School System Sees Slow Revenue

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Written by Tony Capri

The Pickens County Board of Education grappled with more financial concerns last night, as it met for its March meeting. Earlier this month, the Board heard of continued healthcare increases, the result of Obamacare. This week the board heard reports of sluggish revenue streams.

“SPLOST [Revenue] is down a little over $100,000 from last month,”

Board of Education Chief Financial Officer Amy Burgess told the Board. The total revenue for the month was reported to be a little over $290,000, but Burgess was unable to account for the dramatic decrease.

Burgess also told the Board it had collected only 73 percent of its annual budgeted revenue. Additionally, she went on to say property tax collections were low. “Five years ago, we would have collected 95 percent of this money,” she added. At this point, she said, collections are at 88.8 percent.

The theme of funding ran through the entire meeting, as Superintendant Ben Desper used terms such as “a quality product” when referring to a plan to consolidate the middle school football teams, and “good customer service” when discussing plans to redistrict 100 students from neighboring schools to Tate Elementary.

According to the Board, the District will increase State funding by moving students to Tate. The Board plans to take immediate action in contacting families considered for redistricting. Desper, however, assured the community that siblings would not be separated during the shuffle.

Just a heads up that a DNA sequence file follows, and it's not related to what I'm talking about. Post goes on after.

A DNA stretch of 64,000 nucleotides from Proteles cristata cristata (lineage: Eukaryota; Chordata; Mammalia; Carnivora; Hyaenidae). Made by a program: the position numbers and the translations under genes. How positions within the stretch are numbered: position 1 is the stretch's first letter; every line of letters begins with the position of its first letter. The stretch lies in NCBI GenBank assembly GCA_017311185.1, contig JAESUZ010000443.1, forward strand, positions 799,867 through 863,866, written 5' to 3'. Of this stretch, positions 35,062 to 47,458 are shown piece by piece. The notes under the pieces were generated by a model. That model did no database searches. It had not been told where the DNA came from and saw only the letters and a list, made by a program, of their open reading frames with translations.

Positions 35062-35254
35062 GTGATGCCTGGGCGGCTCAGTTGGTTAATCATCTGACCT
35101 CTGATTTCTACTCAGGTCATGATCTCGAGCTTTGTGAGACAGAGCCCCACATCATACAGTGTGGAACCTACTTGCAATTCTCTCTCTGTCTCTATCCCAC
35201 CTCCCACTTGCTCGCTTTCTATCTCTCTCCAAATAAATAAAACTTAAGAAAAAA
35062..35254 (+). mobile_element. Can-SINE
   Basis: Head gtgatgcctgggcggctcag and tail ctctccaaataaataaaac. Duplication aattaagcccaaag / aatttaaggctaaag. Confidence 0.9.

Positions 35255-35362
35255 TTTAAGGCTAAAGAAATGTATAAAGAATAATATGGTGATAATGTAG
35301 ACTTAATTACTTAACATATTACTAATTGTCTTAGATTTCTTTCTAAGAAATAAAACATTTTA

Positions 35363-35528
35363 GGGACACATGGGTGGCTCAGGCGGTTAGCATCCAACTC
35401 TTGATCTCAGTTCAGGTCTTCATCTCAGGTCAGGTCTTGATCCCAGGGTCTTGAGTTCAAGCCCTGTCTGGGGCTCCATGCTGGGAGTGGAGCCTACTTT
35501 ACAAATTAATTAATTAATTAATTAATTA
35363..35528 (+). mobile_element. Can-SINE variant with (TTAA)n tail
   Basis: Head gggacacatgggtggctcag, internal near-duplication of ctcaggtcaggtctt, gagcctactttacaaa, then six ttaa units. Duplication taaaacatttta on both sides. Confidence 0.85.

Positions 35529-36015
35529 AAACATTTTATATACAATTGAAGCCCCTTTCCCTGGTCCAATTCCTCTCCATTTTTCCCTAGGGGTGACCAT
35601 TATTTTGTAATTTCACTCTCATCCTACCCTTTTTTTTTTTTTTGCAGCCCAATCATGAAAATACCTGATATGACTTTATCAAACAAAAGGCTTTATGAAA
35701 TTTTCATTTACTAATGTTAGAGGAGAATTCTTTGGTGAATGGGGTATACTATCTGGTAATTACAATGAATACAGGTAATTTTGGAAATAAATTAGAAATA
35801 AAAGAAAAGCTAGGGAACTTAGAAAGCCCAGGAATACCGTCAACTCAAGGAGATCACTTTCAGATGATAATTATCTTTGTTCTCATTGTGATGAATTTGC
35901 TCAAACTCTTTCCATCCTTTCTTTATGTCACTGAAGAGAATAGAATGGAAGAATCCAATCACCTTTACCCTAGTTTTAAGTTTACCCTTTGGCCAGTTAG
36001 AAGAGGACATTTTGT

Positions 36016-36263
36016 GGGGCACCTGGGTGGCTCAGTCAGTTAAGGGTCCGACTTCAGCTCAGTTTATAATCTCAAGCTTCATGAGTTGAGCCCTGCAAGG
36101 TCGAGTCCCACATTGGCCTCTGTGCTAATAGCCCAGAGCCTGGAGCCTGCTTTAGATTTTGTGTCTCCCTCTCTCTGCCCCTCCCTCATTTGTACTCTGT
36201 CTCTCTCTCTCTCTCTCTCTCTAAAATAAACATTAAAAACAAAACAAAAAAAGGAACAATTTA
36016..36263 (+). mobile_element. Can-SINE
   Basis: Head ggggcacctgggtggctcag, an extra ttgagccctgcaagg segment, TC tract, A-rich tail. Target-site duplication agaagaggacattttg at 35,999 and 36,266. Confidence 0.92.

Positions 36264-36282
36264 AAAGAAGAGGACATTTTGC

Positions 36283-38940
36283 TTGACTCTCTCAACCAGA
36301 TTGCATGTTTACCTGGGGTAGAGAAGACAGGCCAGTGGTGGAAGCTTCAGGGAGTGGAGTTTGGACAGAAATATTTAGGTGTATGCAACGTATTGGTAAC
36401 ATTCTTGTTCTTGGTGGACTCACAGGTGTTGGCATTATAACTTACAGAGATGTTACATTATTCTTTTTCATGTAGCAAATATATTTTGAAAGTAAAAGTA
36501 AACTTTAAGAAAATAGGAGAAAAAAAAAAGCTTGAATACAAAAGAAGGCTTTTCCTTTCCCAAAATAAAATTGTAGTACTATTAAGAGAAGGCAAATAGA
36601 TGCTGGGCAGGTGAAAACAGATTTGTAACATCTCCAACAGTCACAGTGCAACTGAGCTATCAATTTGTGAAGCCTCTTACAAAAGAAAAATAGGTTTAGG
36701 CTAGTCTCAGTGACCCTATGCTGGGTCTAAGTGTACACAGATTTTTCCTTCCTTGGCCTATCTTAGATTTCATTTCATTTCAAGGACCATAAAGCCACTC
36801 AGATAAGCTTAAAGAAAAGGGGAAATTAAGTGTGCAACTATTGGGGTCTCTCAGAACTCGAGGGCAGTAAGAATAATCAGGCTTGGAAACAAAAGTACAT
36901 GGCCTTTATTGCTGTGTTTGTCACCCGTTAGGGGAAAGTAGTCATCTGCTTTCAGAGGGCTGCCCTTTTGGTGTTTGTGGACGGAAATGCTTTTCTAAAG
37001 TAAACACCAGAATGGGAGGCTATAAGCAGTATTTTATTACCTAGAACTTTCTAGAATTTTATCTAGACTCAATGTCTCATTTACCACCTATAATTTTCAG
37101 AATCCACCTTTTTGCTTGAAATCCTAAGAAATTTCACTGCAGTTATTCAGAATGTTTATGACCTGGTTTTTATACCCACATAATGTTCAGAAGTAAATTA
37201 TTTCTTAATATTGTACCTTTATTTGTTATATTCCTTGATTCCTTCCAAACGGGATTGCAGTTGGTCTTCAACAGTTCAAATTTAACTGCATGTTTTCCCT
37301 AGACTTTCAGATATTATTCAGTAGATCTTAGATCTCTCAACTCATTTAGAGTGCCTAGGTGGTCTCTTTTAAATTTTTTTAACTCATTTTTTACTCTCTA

Overall, a strong sense of tension and anxiety filled the room, likely attributed to concern over how current programs and features of the Pickens County school system would survive.

Later, the Board entered executive session held in private. Board member Byron Long suggested at least part of the discussion covered teacher positions that may be eliminated after the current school year.

“We’ve got too many teachers for the amount of kids we have,”

Long said, adding “Teacher positions that might otherwise be left open due to scheduled retirees. That’s the preferred way of balancing things out,”

Long said.

Although Long expressed a hesitation by the Board to lay off any current faculty, it’s clear the school system is in no position to welcome new teachers at this time.

There seems to be a lot of restructuring going on right now, as the Board struggles to find new ways to entice local businesses, as well as find additional veins of income and tighten the belt of spending.

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